About My Health Careers Internship MedBlogs Contact us
Medindia LOGIN REGISTER
Advertisement

Powerful T Cells Aimed in New Cancer Immunotherapy Against Tumors

by Himabindu Venkatakrishnan on May 14, 2014 at 10:41 AM
Font : A-A+

 Powerful T Cells Aimed in New Cancer Immunotherapy Against Tumors

A new immunotherapy treatment has been developed in response to which the deadly skin cancers in mice shrank. A study, published by UC San Francisco researchers in the May 2014 edition of the Journal of Experimental Medicine, suggests that this treatment may complement other "immunotherapies" developed recently to boost the body's own defenses against disease threats.

Using a mouse version of a human drug that is popular for treating osteoporosis, the UCSF researchers discovered a way to manipulate the thymus, a gland situated at the base of the neck above the heart, to alter its activity so that some of the specialized immune cells that pass through it will go on to battle cancer cells.

Advertisement

"After treatment, mice that normally would be dead in a week or two rejected tumors and survived," said Mark Anderson, MD, PhD, an immunologist with the UCSF Diabetes Center and the leader of the study.

The thymus plays a key role in educating T cells of the immune system about which molecules encountered within the body belong to microbes and ought to be attacked, and which are a normal part of the body and ought to be tolerated.
Advertisement

Anderson and colleagues have changed this education curriculum to better fight cancer. Normally, the immune system regards tumor tissue as a part of the body, and therefore does not target the molecules found on tumor cells.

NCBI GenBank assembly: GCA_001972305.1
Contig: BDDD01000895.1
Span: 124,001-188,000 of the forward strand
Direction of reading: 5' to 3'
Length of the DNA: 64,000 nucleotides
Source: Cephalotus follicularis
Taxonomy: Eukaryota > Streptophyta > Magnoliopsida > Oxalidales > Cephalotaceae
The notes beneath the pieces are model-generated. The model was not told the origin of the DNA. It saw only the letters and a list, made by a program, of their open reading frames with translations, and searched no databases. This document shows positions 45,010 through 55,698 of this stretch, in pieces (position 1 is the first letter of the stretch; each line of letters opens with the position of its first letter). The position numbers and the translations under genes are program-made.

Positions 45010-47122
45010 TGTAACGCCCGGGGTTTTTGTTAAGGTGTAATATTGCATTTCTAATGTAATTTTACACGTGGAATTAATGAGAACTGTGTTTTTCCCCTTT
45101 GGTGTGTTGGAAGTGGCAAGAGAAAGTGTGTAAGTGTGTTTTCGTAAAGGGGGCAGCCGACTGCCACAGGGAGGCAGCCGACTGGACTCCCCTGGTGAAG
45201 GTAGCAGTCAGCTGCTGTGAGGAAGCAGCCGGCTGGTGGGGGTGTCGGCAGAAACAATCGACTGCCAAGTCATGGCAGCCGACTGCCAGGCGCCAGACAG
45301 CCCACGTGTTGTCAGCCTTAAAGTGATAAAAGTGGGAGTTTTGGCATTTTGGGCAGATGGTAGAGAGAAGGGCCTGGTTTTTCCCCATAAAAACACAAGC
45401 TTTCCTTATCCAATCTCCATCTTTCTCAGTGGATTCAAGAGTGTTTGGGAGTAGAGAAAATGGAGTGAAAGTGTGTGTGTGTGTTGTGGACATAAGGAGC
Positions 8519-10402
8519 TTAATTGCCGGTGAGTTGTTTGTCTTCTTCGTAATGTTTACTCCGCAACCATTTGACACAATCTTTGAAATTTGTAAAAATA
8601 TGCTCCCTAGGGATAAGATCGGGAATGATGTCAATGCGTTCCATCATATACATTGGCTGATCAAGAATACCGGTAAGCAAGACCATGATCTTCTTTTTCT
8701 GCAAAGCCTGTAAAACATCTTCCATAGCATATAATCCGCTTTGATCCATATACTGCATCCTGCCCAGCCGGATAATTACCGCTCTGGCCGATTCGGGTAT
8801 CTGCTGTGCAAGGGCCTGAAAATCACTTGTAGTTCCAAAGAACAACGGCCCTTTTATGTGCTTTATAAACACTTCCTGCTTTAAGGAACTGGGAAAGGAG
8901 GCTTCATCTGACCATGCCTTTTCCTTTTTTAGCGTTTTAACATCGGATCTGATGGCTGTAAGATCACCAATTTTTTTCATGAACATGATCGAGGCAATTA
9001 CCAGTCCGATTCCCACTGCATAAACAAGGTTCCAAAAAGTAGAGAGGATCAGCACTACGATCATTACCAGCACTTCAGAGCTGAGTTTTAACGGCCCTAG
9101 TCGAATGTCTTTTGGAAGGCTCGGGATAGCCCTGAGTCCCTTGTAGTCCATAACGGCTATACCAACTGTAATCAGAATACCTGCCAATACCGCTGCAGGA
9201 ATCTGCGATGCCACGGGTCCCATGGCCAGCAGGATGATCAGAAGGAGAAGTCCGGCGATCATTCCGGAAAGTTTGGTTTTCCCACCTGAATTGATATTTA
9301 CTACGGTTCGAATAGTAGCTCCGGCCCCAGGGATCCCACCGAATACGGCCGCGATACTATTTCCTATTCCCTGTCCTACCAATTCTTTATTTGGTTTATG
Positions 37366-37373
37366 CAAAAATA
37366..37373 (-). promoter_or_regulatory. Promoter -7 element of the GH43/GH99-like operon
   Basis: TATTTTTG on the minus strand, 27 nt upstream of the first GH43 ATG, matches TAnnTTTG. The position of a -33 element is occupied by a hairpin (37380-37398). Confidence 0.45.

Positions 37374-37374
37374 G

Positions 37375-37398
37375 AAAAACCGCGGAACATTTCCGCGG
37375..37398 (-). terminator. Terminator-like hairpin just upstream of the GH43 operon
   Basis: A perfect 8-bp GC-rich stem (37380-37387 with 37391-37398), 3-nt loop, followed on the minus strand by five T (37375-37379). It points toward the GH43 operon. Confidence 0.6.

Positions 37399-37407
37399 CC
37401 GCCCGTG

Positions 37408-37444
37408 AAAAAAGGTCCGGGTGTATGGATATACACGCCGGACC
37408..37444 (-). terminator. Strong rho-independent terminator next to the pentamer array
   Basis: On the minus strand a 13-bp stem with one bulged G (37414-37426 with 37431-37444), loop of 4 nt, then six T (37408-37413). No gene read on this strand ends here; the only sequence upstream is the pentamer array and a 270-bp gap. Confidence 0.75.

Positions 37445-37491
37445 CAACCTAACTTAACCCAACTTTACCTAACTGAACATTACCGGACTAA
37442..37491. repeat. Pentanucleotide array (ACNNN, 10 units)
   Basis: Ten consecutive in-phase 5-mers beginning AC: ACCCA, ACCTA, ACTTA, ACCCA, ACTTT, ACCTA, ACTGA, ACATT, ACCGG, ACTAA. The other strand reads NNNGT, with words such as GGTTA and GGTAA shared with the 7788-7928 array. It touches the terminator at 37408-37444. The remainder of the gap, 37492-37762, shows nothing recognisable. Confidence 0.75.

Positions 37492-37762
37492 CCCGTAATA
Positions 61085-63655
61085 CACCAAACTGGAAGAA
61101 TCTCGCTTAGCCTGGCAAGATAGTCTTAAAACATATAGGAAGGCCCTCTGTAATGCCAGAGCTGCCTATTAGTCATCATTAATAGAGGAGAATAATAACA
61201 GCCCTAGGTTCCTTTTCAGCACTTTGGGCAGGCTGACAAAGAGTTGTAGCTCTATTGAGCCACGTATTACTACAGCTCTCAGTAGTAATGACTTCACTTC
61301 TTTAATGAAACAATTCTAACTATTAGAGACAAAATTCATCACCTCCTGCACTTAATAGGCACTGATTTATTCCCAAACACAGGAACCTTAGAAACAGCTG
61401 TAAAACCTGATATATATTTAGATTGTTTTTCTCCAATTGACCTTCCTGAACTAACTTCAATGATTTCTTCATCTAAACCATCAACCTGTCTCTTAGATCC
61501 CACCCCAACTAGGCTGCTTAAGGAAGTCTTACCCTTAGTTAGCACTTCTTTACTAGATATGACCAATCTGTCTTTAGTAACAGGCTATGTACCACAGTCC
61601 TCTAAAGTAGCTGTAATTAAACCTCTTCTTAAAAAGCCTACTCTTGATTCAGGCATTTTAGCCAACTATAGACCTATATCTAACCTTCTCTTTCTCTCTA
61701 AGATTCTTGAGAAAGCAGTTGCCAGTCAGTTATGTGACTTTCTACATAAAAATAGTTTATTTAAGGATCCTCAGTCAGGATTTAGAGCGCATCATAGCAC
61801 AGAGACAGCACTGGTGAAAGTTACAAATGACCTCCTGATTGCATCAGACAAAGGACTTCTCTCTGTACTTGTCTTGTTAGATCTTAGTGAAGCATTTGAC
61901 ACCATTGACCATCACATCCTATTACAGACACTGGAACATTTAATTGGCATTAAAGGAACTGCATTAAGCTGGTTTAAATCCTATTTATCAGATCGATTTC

As blood courses through the inner part of the thymus, specialized thymus cells cull the subset of T cells that targets the body's own tissues, so that these tissues are not attacked by the immune system, a phenomenon called central tolerance. Anderson turned the tables, removing the thymus cells that cull the T cells.

The researchers marked these thymus cells for destruction by targeting a protein molecule they need to develop normally, called RANK-L. Treatment that inhibited RANK-L reduced their numbers by more than 90 percent. As a result of the elimination of the thymus cells, T cells that target tumors survived and escaped central tolerance. Just two weeks of treatment was sufficient to generate enough tumor-specific T cells to destroy deadly melanoma skin cancers in the mice.

One theoretical concern with the anti RANK-L strategy, Anderson said, is autoimmunity, in which the immune system destroys normal tissue, because the process of learning to tolerate "self" molecules is disrupted by treatment.

Although the researchers detected T cells that target molecules found on normal tissue, they did not observe significant autoimmune reactions in treated mice. In addition, within ten weeks of stopping treatment, immune responses were back to normal.

RANK-L plays a role not only in the development of specialized thymus cells, but also in the development of other types of cells in the body, including the osteoclasts that break down bone. The UCSF researchers used a mouse antibody targeted against RANK-L, but a human antibody directed against RANK-L forms the basis of the long-term osteoporosis treatment denosumab, which preserves bone mass by targeting osteoclasts.